Tighter control needed on overseas contracts

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A High Court judge in London has been hearing a case that involved Brazilian companies who were in dispute over a contract covering the construction of one of the world’s largest hydro electric facilities. The contract was for construction work in Brazil, it was governed by Brazilian law and was subject to the jurisdiction of the Brazilian courts.

But the dispute ended up in the English courts because parts of the original agreement were not precise enough, and the message to UK businesses trading overseas is to make sure they don’t fall foul of badly drafted contracts, particularly in emerging markets.

The contract in the Brazilian case said that any dispute had to be mediated and, if that failed, the dispute must be referred to arbitration in London. When the validity of the arbitration clause was challenged, the issue turned into a dispute as to whether the English courts or the Brazilian courts has jurisdiction to rule on the validity of the clause.

The judge ruled that the parties were obliged to arbitrate their dispute in London, and that English law applied to the arbitration.

The case has been highlighted as a clear lesson for anyone who has dealings with foreign companies. Whenever there is any foreign element, for example export of goods or foreign nationals as clients, the contract or terms of business must be clear about which country’s law will apply to the contract and which courts have jurisdiction. Any other details must then be consistent with the basic terms concerning the applicable law and jurisdiction.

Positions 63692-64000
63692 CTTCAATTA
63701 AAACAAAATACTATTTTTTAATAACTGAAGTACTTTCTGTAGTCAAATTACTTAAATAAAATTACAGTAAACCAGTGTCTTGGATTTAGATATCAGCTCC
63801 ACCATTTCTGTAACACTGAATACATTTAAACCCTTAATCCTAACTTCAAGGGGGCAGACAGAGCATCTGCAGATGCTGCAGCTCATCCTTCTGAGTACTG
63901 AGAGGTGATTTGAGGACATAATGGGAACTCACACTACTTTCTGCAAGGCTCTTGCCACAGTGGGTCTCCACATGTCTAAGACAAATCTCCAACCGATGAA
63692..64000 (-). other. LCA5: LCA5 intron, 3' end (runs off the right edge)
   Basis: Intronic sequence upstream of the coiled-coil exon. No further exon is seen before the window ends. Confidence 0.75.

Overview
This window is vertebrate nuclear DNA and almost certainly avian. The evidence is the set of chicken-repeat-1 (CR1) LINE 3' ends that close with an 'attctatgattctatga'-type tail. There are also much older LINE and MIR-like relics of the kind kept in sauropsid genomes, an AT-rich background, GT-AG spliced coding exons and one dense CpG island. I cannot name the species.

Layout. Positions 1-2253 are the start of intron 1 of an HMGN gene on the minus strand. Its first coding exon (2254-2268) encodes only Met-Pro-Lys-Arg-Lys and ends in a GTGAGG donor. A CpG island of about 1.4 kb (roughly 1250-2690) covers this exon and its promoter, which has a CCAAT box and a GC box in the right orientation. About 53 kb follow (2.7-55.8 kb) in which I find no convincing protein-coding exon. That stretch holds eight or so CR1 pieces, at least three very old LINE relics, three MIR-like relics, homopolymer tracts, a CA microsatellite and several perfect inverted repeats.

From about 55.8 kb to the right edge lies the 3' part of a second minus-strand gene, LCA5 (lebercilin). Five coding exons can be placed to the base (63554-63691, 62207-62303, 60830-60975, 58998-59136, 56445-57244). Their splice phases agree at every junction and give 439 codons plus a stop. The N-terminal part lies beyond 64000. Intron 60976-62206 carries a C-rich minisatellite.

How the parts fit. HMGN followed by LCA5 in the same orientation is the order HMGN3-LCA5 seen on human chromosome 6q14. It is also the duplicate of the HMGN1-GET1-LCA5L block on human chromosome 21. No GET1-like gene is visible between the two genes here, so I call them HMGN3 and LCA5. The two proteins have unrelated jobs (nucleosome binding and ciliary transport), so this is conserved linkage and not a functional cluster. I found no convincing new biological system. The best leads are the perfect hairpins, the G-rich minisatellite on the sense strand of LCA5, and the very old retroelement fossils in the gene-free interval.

Damian Humphrey, a commercial law expert at Ashtons Legal solicitors, says: “The devil is in the detail. It is absolutely essential that the contract states the applicable law, because you need to be certain as to the effect of the terms – both at the time the contract is being drawn up and later if there is a disagreement. Otherwise you may find yourself in a very difficult position where your only option is expensive and difficult action involving foreign courts and procedures.

“If the contract says nothing, quite possibly the laws of another country might apply. And of course those laws might be quite different from ours. The situation is different for consumer contracts within the EU because consumers are protected by EU regulations.”


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